Google Play removes 25 apps that steal Facebook credentials from users: Avina: Avina, a cyber-security firm, noted that these 25 apps collectively had more than 2.5 million downloads. Google is said to have removed 25 apps from its Google Play store that were caught stealing Facebook’s credibility. According to French cyber-security firm Avina, these malicious apps collectively had more than 2.5 million downloads.
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The application reportedly offered various functionalities, although they used the same method to extract users’ credibility. Some apps were already available on the Google Play store for over two years, which were eventually dropped by the cybersecurity firm.
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The findings were published in a blog post by Avina and first reported by ZDNet. In May this year, Google removed earlier apps in June after the cybersecurity firm reported a potential threat. Most of these malicious apps introduced new wallpapers, while others provided video editing tools and flashlight tools. Apps like Super Wallpaper Torch and PadNetuff on Google Play had over 5 lakh downloads.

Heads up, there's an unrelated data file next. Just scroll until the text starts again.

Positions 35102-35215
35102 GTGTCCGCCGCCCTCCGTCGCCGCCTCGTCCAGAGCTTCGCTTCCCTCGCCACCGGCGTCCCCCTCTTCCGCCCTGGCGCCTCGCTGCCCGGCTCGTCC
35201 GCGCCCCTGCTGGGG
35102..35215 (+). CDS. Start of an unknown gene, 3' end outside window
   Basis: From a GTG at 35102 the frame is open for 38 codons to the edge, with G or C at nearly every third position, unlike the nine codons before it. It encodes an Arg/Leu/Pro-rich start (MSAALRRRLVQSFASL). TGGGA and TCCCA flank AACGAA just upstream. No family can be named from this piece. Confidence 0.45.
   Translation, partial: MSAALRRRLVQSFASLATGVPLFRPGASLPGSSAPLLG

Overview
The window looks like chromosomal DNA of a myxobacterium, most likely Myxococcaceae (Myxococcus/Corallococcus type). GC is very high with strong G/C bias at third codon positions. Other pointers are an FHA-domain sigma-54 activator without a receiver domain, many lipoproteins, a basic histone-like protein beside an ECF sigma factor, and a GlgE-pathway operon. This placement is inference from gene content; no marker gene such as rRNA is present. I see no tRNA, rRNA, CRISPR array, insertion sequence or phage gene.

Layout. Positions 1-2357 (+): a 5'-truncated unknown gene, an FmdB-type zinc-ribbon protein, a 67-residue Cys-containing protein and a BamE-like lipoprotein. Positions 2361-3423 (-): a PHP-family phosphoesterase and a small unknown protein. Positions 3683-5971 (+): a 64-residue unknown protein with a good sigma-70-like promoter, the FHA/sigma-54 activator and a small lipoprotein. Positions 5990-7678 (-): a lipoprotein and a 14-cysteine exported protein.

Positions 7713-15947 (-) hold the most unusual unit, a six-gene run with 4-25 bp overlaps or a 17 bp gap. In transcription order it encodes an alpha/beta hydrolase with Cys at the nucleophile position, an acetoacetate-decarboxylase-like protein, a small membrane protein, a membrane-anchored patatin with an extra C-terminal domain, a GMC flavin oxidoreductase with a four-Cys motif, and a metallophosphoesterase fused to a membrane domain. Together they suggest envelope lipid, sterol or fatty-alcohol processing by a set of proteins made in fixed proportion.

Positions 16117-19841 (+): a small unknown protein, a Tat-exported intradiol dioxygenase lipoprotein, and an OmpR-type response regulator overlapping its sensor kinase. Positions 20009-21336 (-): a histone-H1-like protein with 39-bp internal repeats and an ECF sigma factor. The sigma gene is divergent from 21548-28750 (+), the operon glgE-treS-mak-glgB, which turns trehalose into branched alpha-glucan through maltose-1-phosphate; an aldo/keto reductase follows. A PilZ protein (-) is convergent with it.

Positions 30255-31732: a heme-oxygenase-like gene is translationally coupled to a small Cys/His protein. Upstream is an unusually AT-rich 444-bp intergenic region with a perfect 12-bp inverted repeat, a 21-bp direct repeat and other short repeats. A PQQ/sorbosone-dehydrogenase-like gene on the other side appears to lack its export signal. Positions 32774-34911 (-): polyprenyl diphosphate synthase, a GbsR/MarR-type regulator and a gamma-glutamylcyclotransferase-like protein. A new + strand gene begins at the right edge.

How apps steal Facebook credentials?
According to Avina, once the user launched the controversial app on their smartphone, the malicious app detected which app the user recently opened and is in the foreground of the phone. The cybersecurity firm states, “If it is a Facebook application, the malware will launch a browser loading Facebook at the same time. The browser appears in the foreground, making you think the application has launched it.”
Once the user enters their Facebook login details on the phishing page (which features a black bar instead of the blue bar of the original Facebook app), the malicious sends credentials to a remote server. This could potentially allow attackers to access all data stored on the Facebook account or even allow them to access other websites where users have logged in with their Facebook account.
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Avina, however, has not clarified how these malicious apps prevent detection by Google’s Play Protection service. The complete list of these malicious Android apps is listed on Avina’s website.
ZDNet quoted the cyber-security firm as saying that all 25 malicious apps were developed by the same threat group.